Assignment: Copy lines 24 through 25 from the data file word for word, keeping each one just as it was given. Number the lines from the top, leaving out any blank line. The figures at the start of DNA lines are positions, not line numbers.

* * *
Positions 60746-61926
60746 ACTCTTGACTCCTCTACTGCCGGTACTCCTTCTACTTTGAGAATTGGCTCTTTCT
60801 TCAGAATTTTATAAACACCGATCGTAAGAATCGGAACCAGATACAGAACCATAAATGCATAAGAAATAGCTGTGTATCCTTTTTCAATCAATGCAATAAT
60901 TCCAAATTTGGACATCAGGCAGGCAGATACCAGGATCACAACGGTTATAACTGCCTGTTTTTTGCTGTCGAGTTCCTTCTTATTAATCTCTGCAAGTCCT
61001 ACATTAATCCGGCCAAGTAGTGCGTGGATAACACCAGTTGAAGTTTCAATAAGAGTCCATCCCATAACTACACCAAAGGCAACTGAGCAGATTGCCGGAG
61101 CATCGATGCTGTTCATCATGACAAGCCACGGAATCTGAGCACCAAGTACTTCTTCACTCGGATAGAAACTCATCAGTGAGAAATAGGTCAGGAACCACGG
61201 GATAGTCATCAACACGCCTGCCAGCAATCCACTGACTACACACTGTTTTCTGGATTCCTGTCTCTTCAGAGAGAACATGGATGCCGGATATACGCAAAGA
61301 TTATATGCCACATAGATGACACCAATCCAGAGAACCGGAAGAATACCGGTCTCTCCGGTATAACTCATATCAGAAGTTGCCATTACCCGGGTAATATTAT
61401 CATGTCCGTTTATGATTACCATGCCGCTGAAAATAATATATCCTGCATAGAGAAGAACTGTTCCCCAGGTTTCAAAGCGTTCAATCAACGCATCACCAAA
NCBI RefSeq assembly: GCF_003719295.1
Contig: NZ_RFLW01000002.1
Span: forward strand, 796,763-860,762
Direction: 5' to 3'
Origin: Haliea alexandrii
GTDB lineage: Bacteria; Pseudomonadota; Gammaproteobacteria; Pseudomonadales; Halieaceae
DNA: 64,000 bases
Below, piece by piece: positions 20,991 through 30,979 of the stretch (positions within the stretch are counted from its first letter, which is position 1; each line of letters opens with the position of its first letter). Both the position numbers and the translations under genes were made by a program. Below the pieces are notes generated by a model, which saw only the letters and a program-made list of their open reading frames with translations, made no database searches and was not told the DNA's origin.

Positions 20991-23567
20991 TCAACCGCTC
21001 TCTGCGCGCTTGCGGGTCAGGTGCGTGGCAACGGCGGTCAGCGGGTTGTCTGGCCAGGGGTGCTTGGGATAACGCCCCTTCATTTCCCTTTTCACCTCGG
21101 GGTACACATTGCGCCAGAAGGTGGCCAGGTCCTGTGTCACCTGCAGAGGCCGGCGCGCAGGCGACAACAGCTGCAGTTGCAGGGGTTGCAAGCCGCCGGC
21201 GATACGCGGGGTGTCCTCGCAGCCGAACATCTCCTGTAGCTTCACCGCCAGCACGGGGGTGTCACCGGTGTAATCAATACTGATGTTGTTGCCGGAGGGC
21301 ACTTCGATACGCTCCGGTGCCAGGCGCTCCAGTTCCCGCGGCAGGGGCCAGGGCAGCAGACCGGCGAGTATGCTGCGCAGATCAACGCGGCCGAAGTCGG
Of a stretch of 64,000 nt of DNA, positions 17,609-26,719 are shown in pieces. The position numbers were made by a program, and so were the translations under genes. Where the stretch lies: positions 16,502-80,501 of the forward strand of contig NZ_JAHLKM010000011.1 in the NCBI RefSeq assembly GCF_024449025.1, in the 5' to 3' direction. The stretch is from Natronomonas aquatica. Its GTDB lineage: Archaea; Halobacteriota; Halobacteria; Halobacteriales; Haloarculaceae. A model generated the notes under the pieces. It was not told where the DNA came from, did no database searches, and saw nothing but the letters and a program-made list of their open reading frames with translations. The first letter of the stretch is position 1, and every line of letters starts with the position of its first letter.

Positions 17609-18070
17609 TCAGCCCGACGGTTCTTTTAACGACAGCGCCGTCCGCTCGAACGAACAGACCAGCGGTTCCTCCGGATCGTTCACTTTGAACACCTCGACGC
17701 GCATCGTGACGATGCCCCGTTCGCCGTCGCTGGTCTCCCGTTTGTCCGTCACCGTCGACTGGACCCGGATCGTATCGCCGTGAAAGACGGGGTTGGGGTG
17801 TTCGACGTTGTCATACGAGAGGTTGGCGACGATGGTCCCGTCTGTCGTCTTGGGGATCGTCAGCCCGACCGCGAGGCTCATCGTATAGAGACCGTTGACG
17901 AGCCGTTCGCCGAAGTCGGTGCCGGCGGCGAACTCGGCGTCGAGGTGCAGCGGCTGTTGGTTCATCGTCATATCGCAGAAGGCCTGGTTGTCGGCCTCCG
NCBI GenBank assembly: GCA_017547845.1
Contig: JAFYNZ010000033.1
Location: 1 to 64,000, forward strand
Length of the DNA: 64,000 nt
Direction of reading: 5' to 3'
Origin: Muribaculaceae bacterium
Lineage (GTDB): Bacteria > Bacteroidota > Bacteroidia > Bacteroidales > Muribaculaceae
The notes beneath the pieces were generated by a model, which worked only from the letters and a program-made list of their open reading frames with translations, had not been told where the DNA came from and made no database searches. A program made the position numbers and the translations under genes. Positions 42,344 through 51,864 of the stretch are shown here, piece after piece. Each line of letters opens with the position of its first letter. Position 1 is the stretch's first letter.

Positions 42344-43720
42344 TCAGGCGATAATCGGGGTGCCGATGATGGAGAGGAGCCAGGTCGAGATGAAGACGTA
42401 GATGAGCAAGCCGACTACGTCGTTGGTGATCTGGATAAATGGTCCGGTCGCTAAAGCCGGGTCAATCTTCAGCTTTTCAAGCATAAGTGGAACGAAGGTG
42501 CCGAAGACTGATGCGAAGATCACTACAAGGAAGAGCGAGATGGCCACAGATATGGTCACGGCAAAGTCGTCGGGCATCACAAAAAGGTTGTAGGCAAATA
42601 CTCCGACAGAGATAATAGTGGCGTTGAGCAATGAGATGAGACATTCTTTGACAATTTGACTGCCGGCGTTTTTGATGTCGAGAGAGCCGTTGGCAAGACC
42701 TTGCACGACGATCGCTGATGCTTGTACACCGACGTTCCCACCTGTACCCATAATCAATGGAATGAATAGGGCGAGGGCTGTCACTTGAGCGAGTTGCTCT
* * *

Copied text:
Of a stretch of 64,000 nt of DNA, positions 17,609-26,719 are shown in pieces. The position numbers were made by a program, and so were the translations under genes. Where the stretch lies: positions 16,502-80,501 of the forward strand of contig NZ_JAHLKM010000011.1 in the NCBI RefSeq assembly GCF_024449025.1, in the 5' to 3' direction. The stretch is from Natronomonas aquatica. Its GTDB lineage: Archaea; Halobacteriota; Halobacteria; Halobacteriales; Haloarculaceae. A model generated the notes under the pieces. It was not told where the DNA came from, did no database searches, and saw nothing but the letters and a program-made list of their open reading frames with translations. The first letter of the stretch is position 1, and every line of letters starts with the position of its first letter.

Positions 17609-18070